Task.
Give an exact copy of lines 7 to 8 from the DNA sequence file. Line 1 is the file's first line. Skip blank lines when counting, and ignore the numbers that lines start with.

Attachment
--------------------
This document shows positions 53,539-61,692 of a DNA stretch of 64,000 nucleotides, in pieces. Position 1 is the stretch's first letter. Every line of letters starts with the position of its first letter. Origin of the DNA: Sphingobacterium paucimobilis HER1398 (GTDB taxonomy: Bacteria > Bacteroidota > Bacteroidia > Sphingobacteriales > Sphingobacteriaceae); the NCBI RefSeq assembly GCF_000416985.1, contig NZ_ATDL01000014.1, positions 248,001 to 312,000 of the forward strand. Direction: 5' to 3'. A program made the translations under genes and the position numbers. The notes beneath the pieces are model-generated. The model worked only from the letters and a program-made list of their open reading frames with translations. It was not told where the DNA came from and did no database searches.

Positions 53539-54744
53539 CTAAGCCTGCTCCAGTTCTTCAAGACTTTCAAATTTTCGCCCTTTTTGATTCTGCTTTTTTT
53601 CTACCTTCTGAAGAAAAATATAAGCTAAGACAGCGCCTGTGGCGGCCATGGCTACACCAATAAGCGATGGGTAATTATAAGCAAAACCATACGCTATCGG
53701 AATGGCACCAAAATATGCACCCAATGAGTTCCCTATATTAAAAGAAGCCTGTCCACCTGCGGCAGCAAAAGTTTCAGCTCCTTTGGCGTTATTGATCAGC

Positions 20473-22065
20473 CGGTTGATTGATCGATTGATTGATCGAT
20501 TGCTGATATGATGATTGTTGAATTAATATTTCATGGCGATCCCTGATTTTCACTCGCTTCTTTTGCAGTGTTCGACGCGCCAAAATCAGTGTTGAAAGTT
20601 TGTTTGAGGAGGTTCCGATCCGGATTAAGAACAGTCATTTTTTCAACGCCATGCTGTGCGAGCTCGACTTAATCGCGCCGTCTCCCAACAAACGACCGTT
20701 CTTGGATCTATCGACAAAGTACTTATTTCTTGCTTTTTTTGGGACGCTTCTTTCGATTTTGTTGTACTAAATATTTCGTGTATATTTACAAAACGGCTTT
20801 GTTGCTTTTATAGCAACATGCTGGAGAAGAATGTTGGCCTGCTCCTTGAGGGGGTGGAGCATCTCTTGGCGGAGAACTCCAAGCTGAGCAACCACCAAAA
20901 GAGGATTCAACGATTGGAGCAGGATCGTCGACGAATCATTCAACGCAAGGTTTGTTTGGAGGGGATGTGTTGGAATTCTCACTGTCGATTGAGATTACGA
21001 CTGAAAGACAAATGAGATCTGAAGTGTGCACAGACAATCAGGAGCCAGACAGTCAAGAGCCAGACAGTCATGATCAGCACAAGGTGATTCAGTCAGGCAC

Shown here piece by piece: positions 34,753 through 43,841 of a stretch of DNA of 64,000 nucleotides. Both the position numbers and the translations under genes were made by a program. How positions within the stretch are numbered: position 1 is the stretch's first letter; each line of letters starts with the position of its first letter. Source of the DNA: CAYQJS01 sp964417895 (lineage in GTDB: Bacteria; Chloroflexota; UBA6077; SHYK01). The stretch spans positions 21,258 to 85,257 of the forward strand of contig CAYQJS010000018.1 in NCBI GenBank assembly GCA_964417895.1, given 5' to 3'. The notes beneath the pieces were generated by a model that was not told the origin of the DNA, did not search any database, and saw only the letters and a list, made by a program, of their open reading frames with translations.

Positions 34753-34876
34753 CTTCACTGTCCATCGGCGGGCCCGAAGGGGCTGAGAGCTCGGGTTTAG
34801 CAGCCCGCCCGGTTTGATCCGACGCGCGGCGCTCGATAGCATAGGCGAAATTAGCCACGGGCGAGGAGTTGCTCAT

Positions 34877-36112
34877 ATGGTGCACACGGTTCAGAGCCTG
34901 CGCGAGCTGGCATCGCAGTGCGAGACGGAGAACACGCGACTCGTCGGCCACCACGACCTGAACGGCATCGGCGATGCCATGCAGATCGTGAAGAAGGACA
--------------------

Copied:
20473 CGGTTGATTGATCGATTGATTGATCGAT
20501 TGCTGATATGATGATTGTTGAATTAATATTTCATGGCGATCCCTGATTTTCACTCGCTTCTTTTGCAGTGTTCGACGCGCCAAAATCAGTGTTGAAAGTT